The Party Conference would not be able to reverse or annul the Bundestag resolution, even if it wanted to. However, also in view of the dramatically changing situation in Afghanistan, it is possible to end the war. BÜNDNIS 90/DIE GRÜNEN will do what they can to ensure that the Bundeswehr soldiers put on standby will only be deployed within a framework that fulfils the agreed mandate: whether it is for humanitarian assignments such as assistance for the injured; or to transport supplies and carry out marine reconnaissance to protect civilian shipping; or to deploy special forces for forcible law-enforcement measures to arrest suspected terrorists and take them to an international criminal court.
BÜNDNIS 90/DIE GRÜNEN do not want the war to spread to other countries, for example to the Middle East. In particular, this also means that German armed forces will not be sent to countries outside of Afghanistan where there is currently no government, such as Somalia, without the German Bundestag being consulted, as agreed in the protocol statement.
We call upon our members of parliament to do everything in their power to ensure that these principles are implemented in the policies of the coming months and years.
BÜNDNIS 90/DIE GRÜNEN remain committed and loyal to the pacifist tradition.
It is good that our Bundestag Parliamentary Party found a way to combine the decision on the issue with the freedom of criticism and a clear decision in favour of the coalition. We pay tribute to the attitude of those who made this possible, even though their personal opinion was a different one. Our reply to the coalition question is unequivocal: BÜNDNIS 90/DIE GRÜNEN want to continue the Red-Green coalition, because it is good for the people and for this country. To the SPD we say: we are a fair partner and we expect fair partnership.
The Red-Green coalition can point to successes over a wide range of issues, including the climate-protection program, the fundamental turnaround in energy and agricultural policy, nationality law and same-sex partnerships; our latest successes have included the Federal Nature Conservation Act and immigration policy.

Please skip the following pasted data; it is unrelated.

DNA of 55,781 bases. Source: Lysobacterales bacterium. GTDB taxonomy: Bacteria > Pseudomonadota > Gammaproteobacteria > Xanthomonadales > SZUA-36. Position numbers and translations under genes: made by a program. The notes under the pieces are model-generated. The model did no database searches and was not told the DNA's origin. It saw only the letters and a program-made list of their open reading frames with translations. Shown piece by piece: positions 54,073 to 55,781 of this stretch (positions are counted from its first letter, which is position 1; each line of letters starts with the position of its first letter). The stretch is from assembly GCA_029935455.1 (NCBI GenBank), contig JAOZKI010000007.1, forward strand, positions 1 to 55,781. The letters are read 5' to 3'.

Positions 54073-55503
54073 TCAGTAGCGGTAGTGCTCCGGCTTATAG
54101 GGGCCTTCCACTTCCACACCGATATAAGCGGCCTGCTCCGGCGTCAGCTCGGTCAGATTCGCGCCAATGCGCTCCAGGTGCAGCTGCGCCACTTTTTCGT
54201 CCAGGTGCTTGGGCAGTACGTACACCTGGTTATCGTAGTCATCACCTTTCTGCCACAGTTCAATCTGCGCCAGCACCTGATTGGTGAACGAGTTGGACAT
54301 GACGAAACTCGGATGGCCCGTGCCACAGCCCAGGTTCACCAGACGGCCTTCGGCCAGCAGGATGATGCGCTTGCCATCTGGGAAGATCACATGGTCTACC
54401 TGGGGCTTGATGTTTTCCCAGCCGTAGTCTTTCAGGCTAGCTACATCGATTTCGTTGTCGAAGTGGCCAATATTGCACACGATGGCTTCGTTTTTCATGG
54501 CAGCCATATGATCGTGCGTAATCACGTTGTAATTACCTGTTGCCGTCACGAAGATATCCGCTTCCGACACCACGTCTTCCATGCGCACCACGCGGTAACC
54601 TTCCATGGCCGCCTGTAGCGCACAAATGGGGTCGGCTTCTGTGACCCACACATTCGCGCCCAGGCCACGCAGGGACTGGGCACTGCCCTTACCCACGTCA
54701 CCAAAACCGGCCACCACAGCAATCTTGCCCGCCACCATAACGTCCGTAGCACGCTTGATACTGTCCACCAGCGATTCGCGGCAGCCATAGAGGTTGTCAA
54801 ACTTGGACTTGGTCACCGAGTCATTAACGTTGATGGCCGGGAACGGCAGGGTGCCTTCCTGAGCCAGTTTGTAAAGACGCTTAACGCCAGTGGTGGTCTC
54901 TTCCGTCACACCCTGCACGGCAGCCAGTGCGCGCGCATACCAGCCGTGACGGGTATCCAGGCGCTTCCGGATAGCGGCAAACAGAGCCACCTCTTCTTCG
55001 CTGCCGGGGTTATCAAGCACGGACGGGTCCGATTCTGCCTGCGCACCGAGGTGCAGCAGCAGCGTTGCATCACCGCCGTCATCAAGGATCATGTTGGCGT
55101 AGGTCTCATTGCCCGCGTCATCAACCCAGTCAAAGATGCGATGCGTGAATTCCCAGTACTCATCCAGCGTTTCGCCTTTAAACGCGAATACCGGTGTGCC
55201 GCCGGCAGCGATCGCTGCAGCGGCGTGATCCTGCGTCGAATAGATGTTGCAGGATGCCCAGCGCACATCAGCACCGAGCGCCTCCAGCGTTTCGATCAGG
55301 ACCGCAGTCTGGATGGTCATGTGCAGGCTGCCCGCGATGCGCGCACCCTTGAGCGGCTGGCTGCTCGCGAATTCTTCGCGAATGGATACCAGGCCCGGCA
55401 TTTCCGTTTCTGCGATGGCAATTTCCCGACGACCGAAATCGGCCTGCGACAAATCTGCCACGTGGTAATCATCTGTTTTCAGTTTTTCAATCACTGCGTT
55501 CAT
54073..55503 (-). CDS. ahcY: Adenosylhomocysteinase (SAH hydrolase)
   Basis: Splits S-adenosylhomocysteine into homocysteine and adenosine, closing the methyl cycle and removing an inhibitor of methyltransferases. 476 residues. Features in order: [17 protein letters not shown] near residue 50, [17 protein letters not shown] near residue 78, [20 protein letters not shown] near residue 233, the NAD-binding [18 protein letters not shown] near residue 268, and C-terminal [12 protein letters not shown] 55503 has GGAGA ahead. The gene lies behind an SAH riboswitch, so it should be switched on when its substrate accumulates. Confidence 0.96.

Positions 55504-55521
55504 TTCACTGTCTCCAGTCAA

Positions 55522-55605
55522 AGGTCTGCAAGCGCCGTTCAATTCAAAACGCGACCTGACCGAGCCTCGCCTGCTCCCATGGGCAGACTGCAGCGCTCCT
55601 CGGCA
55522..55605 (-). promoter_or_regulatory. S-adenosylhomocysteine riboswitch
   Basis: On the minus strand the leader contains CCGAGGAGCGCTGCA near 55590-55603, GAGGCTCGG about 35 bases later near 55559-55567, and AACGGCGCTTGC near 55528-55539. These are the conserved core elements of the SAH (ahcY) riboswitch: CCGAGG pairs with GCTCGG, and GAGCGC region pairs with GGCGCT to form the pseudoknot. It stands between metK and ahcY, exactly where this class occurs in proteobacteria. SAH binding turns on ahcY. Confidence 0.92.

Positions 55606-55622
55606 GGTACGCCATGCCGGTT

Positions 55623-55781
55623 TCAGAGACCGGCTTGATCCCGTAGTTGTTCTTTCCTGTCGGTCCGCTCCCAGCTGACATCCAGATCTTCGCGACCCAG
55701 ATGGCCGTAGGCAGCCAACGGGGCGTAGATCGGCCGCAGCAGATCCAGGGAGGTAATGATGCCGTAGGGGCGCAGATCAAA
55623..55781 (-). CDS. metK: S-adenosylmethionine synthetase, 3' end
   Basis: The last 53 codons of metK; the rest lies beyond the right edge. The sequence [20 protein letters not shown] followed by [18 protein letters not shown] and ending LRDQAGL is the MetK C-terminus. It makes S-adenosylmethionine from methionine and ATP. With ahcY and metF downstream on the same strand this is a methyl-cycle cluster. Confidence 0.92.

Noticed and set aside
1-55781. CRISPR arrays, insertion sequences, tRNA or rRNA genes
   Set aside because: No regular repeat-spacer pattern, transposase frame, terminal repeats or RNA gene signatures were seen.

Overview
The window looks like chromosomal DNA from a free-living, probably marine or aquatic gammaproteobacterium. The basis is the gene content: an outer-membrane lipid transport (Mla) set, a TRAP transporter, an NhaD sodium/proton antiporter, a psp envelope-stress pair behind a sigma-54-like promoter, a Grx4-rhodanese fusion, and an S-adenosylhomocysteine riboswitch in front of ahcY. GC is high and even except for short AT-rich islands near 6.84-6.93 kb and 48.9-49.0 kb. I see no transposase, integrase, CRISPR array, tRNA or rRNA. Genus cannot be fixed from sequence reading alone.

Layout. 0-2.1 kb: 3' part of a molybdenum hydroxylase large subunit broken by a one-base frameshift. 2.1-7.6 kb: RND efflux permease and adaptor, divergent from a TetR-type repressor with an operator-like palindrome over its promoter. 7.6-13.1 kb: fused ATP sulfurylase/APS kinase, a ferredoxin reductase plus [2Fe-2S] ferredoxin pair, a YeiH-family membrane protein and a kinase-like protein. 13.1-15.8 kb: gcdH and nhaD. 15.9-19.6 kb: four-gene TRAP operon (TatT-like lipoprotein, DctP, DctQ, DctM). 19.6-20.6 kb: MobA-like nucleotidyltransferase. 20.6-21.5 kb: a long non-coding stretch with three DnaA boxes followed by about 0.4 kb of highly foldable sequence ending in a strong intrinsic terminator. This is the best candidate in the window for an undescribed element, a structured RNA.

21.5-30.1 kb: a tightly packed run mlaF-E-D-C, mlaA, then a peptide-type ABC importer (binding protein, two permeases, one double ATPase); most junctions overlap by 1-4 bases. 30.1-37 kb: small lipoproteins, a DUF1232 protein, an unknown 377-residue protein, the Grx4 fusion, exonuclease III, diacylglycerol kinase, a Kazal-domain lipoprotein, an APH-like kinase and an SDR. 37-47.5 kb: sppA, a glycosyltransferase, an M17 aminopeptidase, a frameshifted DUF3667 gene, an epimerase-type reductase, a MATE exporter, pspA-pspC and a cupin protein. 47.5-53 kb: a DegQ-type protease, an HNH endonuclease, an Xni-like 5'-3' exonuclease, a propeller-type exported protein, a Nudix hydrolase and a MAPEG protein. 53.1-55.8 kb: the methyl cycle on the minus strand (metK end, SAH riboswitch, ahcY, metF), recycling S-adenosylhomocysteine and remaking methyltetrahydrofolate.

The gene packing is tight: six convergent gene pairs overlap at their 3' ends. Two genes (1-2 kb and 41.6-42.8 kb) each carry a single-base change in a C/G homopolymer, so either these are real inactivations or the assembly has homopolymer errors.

We Greens can say with self-confidence that many of the things that the Chancellor celebrated as successes at his party conference – including budgetary and fiscal policy – would not have been possible without us. Just as important as the success we have had up to now is what is planned for the future. In the current parliamentary term we intend to pass the law abandoning nuclear energy, achieve the recognition of gender-specific and non-state persecution, draw up ethical limits for decisions on genetic engineering, and launch additional green initiatives for a more vigorous policy against mass unemployment.
We have a lot planned. Only with us Greens will it be possible to turn away from nuclear energy and pursue an active climate policy, as well as achieve a further development of the eco-tax, abolish compulsory military service, achieve a fundamental change in transport policy and noise control, provide more money for children and their education, implement the fundamental turnaround in agricultural policy, and reorganize social security with the introduction of a basic minimum level of income.
However, there is also another reason why we do not want to leave this country to the present opposition: out of responsibility for foreign policy. Green foreign policy is based on independent perspectives. It places its hopes in a new peace policy for the 21st century. In view of the dangers posed by privatized violence, this policy focuses on bringing the following issues to center-stage: the strengthening of United Nations, the universality of human rights, the prevention of violence, the non-military handling of conflicts, and the validity of law in international relations.
We know that force cannot, unfortunately, always be ruled out as an a last resort. We recognize the right of self-defense according to Article 51 of the UN Charter. However, the Bundeswehr must not be used in the context of a classic intervention, although it can participate in international operations to keep and restore peace based on a mandate of the United Nations.